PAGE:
Broader implications

Rearing common brown specimens through multiple generations in the laboratory has proven unsuccessful, thus eggs were collected from field-inseminated rather than laboratory reared mothers. Consequently, the developmental and mating environments encountered by mothers at their site of origin, as well as the genetic variation among them, may have in turn led to the differences in larval physiology observed among populations [49], [50].The study design did not estimate between-population brood effects, and thus the interpretation of genetic differentiation must be made with some caution.

Nonetheless, our results suggest that both phenotypic plasticity and local adaptation may play a role in shaping H. merope's responses to changes in temperature through time. Assuming that the common brown can adequately adapt to novel temperatures under climate change, co-gradient variation may produce more extensive changes in growth and development than would be expected based solely on a phenotypically plastic response to temperature change [24], [32]. In contrast, our finding of a consistent body size in wild populations of H. merope suggests that changes in body size in response to warming temperatures are likely to be smaller than predicted from laboratory thermal experiments.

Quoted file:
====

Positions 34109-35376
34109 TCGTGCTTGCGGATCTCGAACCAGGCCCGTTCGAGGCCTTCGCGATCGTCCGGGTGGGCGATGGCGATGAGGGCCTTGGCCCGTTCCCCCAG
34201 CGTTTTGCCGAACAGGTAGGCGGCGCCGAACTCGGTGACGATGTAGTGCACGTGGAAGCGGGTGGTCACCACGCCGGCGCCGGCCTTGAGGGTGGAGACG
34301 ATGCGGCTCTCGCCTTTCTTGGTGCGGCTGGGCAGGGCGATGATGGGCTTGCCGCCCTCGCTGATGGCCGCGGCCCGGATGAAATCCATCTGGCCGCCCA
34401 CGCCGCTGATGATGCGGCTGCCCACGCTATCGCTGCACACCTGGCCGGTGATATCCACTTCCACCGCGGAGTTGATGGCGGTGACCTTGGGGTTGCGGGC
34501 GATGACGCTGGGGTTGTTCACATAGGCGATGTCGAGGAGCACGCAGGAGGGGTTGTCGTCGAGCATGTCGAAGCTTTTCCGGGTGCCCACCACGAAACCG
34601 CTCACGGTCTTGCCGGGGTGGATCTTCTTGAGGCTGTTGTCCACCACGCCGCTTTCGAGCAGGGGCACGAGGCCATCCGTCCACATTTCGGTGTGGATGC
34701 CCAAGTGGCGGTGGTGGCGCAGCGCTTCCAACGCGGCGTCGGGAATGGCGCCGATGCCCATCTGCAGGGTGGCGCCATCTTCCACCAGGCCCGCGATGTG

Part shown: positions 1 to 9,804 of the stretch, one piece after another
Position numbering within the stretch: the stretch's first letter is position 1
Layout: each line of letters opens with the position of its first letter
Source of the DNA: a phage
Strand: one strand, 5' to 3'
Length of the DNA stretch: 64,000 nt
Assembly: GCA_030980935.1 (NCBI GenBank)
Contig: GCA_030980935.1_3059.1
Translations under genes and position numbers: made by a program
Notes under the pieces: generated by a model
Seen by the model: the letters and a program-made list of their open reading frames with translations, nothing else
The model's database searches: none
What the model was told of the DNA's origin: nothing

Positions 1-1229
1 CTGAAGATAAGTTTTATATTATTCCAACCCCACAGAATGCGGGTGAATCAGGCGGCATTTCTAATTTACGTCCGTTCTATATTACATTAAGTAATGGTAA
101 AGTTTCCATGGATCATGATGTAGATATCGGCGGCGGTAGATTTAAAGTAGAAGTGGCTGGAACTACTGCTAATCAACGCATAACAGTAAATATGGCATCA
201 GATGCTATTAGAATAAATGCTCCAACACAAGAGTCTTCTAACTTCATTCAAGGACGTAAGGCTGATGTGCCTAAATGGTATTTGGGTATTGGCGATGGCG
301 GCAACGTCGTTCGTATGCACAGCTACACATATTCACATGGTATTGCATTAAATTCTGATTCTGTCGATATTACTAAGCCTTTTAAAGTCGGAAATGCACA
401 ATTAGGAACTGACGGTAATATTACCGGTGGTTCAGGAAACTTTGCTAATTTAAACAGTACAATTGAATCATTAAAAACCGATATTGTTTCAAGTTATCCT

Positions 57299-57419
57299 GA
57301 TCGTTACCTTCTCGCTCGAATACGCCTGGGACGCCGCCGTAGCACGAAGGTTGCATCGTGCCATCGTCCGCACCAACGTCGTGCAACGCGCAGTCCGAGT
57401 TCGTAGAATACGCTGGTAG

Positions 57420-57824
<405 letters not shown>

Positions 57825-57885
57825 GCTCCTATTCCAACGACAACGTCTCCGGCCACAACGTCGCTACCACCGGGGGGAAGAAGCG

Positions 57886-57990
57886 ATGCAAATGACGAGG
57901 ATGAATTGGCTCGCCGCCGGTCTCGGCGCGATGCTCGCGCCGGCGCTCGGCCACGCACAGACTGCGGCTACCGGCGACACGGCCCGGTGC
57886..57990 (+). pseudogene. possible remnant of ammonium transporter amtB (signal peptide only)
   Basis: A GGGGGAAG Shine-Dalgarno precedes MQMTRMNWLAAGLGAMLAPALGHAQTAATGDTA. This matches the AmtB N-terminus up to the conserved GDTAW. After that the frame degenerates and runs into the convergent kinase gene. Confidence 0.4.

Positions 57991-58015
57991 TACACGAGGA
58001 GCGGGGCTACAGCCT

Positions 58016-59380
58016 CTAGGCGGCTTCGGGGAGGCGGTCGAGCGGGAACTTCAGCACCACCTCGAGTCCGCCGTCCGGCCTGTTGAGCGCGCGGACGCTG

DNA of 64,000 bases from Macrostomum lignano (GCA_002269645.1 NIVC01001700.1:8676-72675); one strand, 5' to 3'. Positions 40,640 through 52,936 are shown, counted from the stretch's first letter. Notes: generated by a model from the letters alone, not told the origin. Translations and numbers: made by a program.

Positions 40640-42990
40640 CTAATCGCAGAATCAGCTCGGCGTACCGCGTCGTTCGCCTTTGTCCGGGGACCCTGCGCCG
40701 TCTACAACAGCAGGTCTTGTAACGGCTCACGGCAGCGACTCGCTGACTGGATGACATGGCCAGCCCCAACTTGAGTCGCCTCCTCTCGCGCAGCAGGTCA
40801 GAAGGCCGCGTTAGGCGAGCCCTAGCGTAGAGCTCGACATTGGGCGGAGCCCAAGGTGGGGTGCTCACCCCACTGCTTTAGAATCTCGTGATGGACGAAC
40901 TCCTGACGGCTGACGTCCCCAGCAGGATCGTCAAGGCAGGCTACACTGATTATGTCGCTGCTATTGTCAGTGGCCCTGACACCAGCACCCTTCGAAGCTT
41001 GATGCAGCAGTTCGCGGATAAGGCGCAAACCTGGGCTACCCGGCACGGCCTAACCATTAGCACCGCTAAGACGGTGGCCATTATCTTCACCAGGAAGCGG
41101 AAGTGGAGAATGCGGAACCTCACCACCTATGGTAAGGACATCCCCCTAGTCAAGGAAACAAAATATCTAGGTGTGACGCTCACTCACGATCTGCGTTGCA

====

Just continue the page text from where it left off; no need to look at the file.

While we have not fully succeeded in determining the mechanisms through which body size is maintained across the thermal gradient of H. merope, we have nonetheless highlighted the complex nature of species' responses to environmental variation. In general, the average body size of a number of organisms has declined in recent years, termed ‘the third universal response to climate change’ [51]. While the body size of a species may not respond to variation in temperature, our results indicate that they may, in fact, be tracking changes through underlying physiological, or behavioural, traits. Thus our current measures of declines in body size in response to temperature change [51] may under-estimate the extent of the physiological impacts of warming. A description of the processes through which species respond, or do not appear to respond, to environmental change, is thus required for a greater understanding of how climate constrains the survival of species.